Yun Hyong-keun

South Korean, 1928–2007

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Blue chip status
Blue-chip representation
Represented by internationally reputable galleries.

Notable works

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Career highlights
User
Solo show at a major institution
National Museum of Modern and Contemporary Art - Korea
Publication
Reviewed by a major art publication
ArtAsiaPacific
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Bio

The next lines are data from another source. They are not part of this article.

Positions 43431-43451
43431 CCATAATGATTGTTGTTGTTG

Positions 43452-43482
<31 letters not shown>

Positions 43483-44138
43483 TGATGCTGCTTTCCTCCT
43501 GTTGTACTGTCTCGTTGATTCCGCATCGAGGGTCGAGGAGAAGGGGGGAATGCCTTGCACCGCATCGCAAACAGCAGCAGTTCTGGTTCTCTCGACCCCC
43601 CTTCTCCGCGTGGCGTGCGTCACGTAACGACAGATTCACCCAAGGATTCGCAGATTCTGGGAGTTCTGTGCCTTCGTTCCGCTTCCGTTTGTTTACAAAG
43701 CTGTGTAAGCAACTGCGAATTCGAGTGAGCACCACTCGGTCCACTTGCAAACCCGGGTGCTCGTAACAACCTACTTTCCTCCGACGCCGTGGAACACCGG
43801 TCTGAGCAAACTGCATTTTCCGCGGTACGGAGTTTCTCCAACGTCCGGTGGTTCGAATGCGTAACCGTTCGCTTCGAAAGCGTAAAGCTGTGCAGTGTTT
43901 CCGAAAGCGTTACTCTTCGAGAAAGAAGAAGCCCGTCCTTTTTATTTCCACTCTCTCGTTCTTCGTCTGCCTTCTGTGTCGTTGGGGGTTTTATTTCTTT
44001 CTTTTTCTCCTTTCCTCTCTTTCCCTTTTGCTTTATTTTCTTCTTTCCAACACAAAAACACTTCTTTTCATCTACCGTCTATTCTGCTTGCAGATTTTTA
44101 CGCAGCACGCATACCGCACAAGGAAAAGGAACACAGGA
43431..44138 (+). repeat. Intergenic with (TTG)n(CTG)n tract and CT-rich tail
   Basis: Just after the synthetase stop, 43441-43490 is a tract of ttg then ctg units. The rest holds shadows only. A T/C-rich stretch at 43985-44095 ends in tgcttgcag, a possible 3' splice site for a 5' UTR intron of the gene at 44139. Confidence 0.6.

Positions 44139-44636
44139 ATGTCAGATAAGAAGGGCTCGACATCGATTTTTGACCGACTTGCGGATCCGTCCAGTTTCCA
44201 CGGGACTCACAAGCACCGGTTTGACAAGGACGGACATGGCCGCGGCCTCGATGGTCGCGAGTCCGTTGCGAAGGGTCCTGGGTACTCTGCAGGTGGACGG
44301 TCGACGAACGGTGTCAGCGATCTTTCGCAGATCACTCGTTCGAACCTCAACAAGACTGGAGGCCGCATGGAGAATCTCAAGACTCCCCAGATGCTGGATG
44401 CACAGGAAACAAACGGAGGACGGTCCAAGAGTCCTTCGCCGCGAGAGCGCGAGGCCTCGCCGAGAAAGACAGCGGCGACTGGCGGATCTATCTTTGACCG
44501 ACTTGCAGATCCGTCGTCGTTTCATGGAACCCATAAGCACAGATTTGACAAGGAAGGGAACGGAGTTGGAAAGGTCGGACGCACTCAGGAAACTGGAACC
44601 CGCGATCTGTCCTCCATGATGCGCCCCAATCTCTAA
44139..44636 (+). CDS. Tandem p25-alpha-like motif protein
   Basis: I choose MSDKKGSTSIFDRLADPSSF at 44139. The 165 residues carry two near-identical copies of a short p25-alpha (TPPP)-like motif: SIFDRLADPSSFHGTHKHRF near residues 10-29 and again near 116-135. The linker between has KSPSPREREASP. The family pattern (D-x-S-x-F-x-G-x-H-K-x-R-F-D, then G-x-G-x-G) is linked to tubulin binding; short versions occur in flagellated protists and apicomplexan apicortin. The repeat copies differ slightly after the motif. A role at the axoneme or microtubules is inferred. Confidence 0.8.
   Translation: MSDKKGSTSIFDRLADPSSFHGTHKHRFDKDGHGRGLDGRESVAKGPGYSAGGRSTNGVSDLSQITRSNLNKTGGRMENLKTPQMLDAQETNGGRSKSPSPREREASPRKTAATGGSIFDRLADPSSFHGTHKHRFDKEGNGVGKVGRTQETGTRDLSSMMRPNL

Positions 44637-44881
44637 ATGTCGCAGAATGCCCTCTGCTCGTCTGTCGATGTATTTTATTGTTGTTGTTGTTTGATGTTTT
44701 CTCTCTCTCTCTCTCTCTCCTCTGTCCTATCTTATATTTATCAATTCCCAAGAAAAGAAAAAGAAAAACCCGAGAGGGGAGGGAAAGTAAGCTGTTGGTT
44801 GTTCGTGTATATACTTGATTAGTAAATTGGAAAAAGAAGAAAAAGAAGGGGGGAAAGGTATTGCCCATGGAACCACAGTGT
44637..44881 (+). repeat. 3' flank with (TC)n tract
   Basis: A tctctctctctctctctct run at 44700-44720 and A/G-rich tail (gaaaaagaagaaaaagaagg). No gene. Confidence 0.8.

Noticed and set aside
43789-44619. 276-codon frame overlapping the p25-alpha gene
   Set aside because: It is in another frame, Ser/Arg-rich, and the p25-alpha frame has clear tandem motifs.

Yun Hyong-keun was born in Cheongju, Korea. In 1947, he enrolled at Seoul National University to study Western painting, but his academic path was interrupted by the outbreak of the Korean War (1950–53) and several frightening experiences of political persecution. After graduating from Hongik University, Seoul in 1957, he engaged in a dialogue with artists who would later become the exponents of a movement termed Dansaekwha, or “monochrome painting.” Like Yun, these artists were born during Japan’s colonial rule of Korea and translated the distressing experience of this unstable period in quiet but powerful abstract compositions rendered in a limited palette of white and earth colors. At that time, the guidance of his mentor and father-in-law, eminent Korean painter Kim Whanki (1913–1974), was influential in determining his use of highly diluted pigments to achieve greater variations of light and dark. As early as 1973, Yun started developing two oil pigments that were to become his most characteristic hues, Burnt Umber to represent the earth, and Ultramarine for the water. These symbolic colors recur throughout his oeuvre in unfettered and highly evocative vertical brushstrokes, heavily diluted and layered to create an intense sense of depth and compositional expansiveness. In 1974, Yun visited New York where he encountered Abstract Expressionist painting and was especially impressed by the work of Mark Rothko. Reflecting on the openness of Yun’s subsequent works, Joan Kee states that "where Rothko stacked rectangular blocks along a vertical axis, even as they expanded laterally toward the left and right edges of the canvas, Yun divided pictorial space into sections that pulled the painting apart.” Maintaining a studio in Seoul, Yun continued to work and exhibit internationally until his death in 2007.

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